Westmoreland – Fowlkes Wedding Writeup
From the Selma Morning Times, January 5, 1900
Beautiful Home Wedding
“O fortune, O happy day,
When a new household finds its place
Among the myriad homes of earth.”
How forcibly these lines come to mind when we realize what Huntsville has gained in capturing one of our best beloved girls for the central figure of a new home, amid its hills of beauty. Not unmixed with sadness, at Selma’s loss, was the hour of joy marking the occasion of one of the most brilliant home weddings in our city’s history.
Last night, at 9:30 o’clock, Mr. and Mrs. Samuel A. Fowlkes, at their magnificent home on Dallas street, gave their lovely daughter, Lucille Cobb, into the keeping of Dr. Hawkins D. Westmoreland, of Huntsville, Ala, Rev. J. W. Shoaff, of Greensboro, officiating. Dr. Shoaff was happy to be thus honored, having known and appreciated the lovely bride during his pastorate of the 1st Methodist church in Selma.
Vintage magazine McCall’s Magazine, Vol. CXIX, No. 11 (August 1992) Cover: Victoria Principal. Features: How a Mother Survived the Murder of Her Child-Ellen Levin, Jennifer-Preppie Murder
No home in Selma is better suited for such a brilliant event, and artistic taste, here and there, had given an added charm by trailing Southern smilax, banking pink carnations, and placing stately palms just where they pleased the eye most. Pink was the prevailing tint in parlors and halls, the distinctive pieces of decoration being a double heart of pink carnations pierced with a golden arrow, while near by was Cupid, with glittering wings, rejoicing over the accuracy of his aim. These were suspended so as to hang over the bride and groom during the ceremony.
Mr. Louis Benish presided at the piano, and as he played a grand wedding march, two lovely little maidens, Cola Barr Craig in pink mouselin, and Lelia Kemp, in blue mouselin, came down the broad and handsome staircase, passing into the front parlor, untying the pink satin ribbons encircling the space where the bridal party, which had formed up stairs, stood. Closely following came the six bride’s maids daintily gowned in white mouselin de soir over taffeta, carrying La France roses. This bevy of beauties was composed of Miss Martha Munford, of Kentucky, and Misses Mary Ella Woolsey, Louise Mallory, Mary Young, Natalie Welch and Bessie Welch of Selma.
The male attendants were: Messers W. B. Bankhead and —Echenberger, of Huntsville; J. W. Randall of Birmingham; Dr. Benj. C. Fowlkes and S. A. Fowlkes Jr., brothers of the bride, and Dr. R. A. Rush, of Mobile.
These attendants came down the stairway in alternate couples, two ladies, followed by two gentlemen, counter marching at foot of the stairs, going through the back parlor and the two lines passing each other and forming an aisle in the front parlor. The groom and his best man, Mr. Edward Henderson, of Huntsville, then passed into place, followed by the first groomsman, Mr. David Gray, of Cincinnati,
Ohio, preceding the Maid of Honor, Miss Ethel Fowlkes, first cousin of the bride, looking her best in blue mouselin de soie over taffeta. Then came two tiny flower girls, veritable blossoms themselves, niece and sister of the bride, Lucille Rush, attired in blue, and Matelyn Fowlkes in pink mouselin de soie, scattering rose petals in the bride’s pathway, and then one more lovely child, Mary Knight Rush, in pink bearing a silver salver containing the wedding ring.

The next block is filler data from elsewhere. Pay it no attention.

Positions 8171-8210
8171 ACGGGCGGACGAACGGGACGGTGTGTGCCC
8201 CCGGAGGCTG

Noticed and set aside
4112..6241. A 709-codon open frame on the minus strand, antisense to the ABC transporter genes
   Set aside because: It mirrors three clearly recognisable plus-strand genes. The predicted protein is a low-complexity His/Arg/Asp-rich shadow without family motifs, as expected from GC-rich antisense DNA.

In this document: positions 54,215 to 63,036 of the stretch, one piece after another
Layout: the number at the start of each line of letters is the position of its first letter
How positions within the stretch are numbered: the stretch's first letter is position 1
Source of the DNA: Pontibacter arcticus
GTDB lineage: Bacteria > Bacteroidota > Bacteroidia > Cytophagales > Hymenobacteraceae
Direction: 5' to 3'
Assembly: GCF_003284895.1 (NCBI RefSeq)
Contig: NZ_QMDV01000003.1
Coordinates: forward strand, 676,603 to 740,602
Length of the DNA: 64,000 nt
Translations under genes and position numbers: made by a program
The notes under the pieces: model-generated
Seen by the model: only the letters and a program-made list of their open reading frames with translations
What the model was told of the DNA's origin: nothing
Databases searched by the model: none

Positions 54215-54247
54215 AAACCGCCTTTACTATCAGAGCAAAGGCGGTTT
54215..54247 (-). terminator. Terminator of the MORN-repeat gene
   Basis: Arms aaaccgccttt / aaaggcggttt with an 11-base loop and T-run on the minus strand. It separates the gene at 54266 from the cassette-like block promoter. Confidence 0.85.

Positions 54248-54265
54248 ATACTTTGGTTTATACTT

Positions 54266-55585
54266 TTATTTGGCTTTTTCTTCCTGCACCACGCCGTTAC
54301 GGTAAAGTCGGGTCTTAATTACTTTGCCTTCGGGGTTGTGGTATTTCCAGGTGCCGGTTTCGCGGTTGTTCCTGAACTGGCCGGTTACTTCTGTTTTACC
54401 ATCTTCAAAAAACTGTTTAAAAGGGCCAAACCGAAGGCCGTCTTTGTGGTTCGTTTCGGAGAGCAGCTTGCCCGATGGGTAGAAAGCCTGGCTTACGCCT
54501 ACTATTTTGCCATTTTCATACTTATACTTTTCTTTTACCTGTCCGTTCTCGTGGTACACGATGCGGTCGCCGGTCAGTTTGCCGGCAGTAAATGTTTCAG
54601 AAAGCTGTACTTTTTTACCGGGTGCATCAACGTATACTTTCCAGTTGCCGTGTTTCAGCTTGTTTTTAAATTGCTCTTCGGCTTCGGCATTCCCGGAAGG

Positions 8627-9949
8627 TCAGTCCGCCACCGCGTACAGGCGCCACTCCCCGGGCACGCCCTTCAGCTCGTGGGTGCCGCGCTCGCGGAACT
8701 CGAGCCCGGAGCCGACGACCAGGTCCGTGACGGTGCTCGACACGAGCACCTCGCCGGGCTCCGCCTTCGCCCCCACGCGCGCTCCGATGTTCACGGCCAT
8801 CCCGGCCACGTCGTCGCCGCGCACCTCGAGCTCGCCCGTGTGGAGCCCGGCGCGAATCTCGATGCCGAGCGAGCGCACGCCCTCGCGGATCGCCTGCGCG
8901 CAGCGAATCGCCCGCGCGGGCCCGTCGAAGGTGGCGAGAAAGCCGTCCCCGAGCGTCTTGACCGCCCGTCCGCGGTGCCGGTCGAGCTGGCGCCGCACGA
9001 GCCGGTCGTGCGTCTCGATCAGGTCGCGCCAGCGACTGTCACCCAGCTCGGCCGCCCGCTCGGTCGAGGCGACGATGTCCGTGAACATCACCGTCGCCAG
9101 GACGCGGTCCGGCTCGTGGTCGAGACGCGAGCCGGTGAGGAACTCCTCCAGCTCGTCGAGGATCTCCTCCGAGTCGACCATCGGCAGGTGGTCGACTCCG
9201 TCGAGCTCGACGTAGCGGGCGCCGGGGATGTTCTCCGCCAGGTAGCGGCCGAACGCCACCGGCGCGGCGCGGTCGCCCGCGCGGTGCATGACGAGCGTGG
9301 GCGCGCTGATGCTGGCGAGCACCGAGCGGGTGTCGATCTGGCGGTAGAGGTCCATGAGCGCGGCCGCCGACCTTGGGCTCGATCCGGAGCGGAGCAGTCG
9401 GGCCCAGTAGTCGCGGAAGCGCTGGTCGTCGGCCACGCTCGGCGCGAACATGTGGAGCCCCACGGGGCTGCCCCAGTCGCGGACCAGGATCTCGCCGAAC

Then came the beautiful bride herself, gorgeously arrayed in white dutchess satin, with bertha of rare point lace, handed down from her mother’s maiden days, and carrying a fan, coming to her from her grandmother, her bridal veil being held in place by a magnificent diamond sunburst, the groom’s wedding gift to his bride. Accompanying her was the Matron of Honor, the dearly cherished sister, Mrs. R. A. Rush, becomingly gowned in a pink taffeta, with trimmings of spangled net. As the fair young bride and handsome groom plighted their troth, surrounded by their nearest and dearest, never was fairer scene presented to mortal eye.
Immediately after the ceremony each one of the bridal party inscribed their names in a wedding book, which is the most unique and truly artistic wedding gift the writer has ever seen. It is the gift of an artist friend and schoolmate of the bride, Mrs. Paul Speake, of Huntsville.
In the refreshment room, fairy-like, in green and white flomosa fern and bride roses, forming double hearts upon the table, minister and attendants drank to the happy couple’s health from an exquisite loving cup, the gift of Miss Munford, one of the maids.
Miss Fowlkes had the rare privilege of wearing her great-grandmother’s wedding ring, it being used by every daughter of the family.
The groom, a popular physician of Huntsville, has hundreds of friends who rejoice with him that he has won this pearl among women.
Costly presents, numbering quite two hundred, attested the popularity of this young couple, who leave for their home, attended by thousands of good wishes, to which are joined, most heartily, those of The Times and Alma.
January 7, 1900 – from the same paper
Wednesday morning, Miss Ethel Fowlkes entertained the Fowlkes-Westmoreland wedding attendants, both ladies and gentlemen, at an informal card party. The gentleman’s prize was cut for by Dr. Westmoreland. Messrs. Henderson, Echenberger and Bankhead, and the last named guest, one of the Huntsville visitors was the winner. Miss Natalie Welch captured the lady’s prize. The whole affair bore the artistic finish, Miss Fowlkes and her gifted mother know so well how to impart, and was a beautiful feature of the visitors’ stay in Selma.[This is Ethel Fowlkes Toner, daughter of Minnie Kent Fowlkes (Mrs. Edward T., Jr.). Minnie was an artist, and founding member of the Alabama Chapter of the Colonial Dames.]
Submitted by Carter Fowlkes